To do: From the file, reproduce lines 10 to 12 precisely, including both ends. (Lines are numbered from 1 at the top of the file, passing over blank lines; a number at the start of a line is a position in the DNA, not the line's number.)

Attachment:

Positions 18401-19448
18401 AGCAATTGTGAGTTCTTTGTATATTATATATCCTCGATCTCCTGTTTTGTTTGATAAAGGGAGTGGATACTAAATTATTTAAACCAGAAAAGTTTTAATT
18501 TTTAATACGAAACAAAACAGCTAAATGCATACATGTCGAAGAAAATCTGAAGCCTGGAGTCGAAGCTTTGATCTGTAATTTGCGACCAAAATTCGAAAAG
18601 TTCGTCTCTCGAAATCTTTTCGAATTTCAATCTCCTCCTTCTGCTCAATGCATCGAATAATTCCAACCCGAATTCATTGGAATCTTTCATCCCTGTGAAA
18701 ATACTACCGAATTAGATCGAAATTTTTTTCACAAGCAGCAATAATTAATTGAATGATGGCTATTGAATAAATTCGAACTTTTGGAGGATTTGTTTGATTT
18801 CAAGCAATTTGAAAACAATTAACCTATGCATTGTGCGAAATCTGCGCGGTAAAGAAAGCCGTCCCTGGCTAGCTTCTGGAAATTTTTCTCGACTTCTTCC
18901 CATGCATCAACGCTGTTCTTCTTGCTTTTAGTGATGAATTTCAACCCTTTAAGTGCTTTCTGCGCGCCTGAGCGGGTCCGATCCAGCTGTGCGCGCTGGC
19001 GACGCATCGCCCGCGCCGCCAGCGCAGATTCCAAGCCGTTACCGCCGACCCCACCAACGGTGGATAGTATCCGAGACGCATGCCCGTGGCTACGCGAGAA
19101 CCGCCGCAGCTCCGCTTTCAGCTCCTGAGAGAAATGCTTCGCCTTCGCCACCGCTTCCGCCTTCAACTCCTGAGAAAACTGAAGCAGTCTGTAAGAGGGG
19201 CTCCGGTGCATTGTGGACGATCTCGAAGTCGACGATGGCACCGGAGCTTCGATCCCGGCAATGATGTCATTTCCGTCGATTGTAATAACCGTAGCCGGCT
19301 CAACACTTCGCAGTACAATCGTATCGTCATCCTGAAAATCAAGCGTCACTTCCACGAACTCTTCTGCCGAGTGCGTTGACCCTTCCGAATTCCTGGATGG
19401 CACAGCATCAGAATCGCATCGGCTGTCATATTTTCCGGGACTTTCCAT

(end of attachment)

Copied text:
19201 CTCCGGTGCATTGTGGACGATCTCGAAGTCGACGATGGCACCGGAGCTTCGATCCCGGCAATGATGTCATTTCCGTCGATTGTAATAACCGTAGCCGGCT
19301 CAACACTTCGCAGTACAATCGTATCGTCATCCTGAAAATCAAGCGTCACTTCCACGAACTCTTCTGCCGAGTGCGTTGACCCTTCCGAATTCCTGGATGG
19401 CACAGCATCAGAATCGCATCGGCTGTCATATTTTCCGGGACTTTCCAT